Last of the cargo.  Maychange shook his head.  Clarisence was right, it did sound ridiculous.  He watched the rooftops of the nearby buildings, concerned about the confirmed movement that Chen had stated.  Maybe the Jakara were about, but they weren’t amateur enough to just poke their heads into sight.  Maychange gave the order, and Quince began priming the engines.  Around them, the civilians hurried their step, feeling the sudden urgency in the roar of the ship’s thrusters.  The straggling families hurried from over the ridge; Chen’s unit jogging behind.  The humans weren’t the only ones who felt the urgency.  The Jakara moved suddenly in full force; flanking Chen’s soldiers, and opening fire.

Maychange waved a last group of civilians aboard, and threw down some cover fire for Chen’s squad.  “Get aboard,” he commanded to Sore and Reese.  “I’m right behind you.”  He slapped the communicator on.  “Quince, start take-off!”

Quince didn’t bother with an answer.  The lift off thrusters flared, and the cargo door began to close as the ship lurched a few feet into the air.  Chen’s squad passed by, still firing at the oncoming Jakara troops.  They hopped one by one onto the closing gang plank.  Chen was the last in line, laying down cover fire for his men.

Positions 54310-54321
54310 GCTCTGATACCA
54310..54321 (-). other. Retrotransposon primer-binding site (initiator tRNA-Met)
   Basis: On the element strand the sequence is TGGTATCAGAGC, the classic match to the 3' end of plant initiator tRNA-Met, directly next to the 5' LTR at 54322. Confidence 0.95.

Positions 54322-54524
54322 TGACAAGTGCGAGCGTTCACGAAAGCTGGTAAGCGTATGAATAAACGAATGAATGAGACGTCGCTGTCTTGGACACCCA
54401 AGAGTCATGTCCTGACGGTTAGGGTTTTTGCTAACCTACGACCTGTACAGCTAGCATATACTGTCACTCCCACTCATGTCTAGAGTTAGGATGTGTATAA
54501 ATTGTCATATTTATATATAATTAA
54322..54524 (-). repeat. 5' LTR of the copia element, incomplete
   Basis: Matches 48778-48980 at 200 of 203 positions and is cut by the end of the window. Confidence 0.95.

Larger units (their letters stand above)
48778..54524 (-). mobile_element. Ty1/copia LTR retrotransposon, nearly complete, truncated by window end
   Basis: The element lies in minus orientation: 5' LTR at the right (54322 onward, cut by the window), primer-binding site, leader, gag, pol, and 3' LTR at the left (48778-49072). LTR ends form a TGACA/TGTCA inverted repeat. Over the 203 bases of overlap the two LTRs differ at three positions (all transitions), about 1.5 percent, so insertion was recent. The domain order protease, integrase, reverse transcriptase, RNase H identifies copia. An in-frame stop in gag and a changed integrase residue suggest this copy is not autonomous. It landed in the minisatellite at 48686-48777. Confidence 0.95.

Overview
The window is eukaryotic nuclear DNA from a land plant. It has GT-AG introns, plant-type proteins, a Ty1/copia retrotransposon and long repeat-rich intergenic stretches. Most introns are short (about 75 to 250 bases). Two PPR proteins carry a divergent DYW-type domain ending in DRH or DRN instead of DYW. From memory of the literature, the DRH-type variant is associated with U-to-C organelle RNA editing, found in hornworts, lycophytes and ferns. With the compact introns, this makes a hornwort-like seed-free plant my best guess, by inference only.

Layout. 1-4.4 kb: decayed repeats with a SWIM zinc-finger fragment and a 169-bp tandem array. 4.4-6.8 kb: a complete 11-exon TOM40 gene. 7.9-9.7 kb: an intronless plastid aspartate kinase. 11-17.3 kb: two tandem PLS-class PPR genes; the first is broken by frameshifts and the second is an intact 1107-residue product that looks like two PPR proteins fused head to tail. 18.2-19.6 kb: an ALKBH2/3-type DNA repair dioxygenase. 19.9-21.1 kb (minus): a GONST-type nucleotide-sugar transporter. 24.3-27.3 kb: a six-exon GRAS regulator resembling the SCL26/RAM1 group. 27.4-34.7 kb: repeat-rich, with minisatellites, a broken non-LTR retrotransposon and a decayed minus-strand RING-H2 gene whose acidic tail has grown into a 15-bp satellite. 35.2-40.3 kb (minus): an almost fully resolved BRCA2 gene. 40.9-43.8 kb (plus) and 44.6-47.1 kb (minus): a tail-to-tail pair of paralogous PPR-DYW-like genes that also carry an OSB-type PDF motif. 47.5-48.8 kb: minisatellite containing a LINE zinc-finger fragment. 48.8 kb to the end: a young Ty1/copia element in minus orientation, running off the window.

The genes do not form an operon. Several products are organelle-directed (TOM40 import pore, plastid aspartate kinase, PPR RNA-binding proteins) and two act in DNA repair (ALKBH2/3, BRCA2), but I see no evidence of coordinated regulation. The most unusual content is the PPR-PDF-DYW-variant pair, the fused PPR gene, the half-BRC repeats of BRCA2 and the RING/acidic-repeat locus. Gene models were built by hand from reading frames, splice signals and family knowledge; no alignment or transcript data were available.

Chen took a shot to the leg, and tumbled down.  He rolled with the hit, and turned his gun on the oncoming Jakara troops.  Chen showed no sign of trying to follow.  Maychange took a quick look behind him.  The last of the squad was hopping up the closing cargo doors.  Maychange swore, and grabbed a concussion grenade off of the passing troop’s belt.  “Go,” he ordered as he turned back to Chen.

Maychange tore the pin from the grenade, and tossed it between Chen and the closing Jakara.  The grenade went off with a loud bang, and a bright flash.  The impact tossed a few of the Jakara back, and threw Chen towards Maychange.  Maychange was quick to close the distance.  He fired a few shots into a handful of Jakara troops that had avoided the worst of the concussion grenade’s effects.

“Damn it, Maychange!”  Chen grunted against the pain in his leg, and the daze of the concussion grenade.  “You knew the plan!”

“Yeah, but I’ve always been the no man left behind sort,” Maychange replied.  He pulled Chen to his feet.  “C’mon,” he ordered.  “Run, and grab the cargo door.  We should be able to tag along.”  Hopefully, Maychange added mentally.  He wasn’t sure if they’d be able to Fold with the ship simply by holding on, but he was hoping for the best.

Chen nodded, already breaking into a run.  He did a fine job of ignoring the smoking hole in his leg, likely running on pure adrenaline.  A small voice in the back of Maychange’s mind told him that that would hurt like hell in the morning.  Chen put an arm up to protect his eyes from the dirt blowing about from the ship’s lift thrusters, and leapt up at the ship.  He managed to grab the lip of the cargo hold.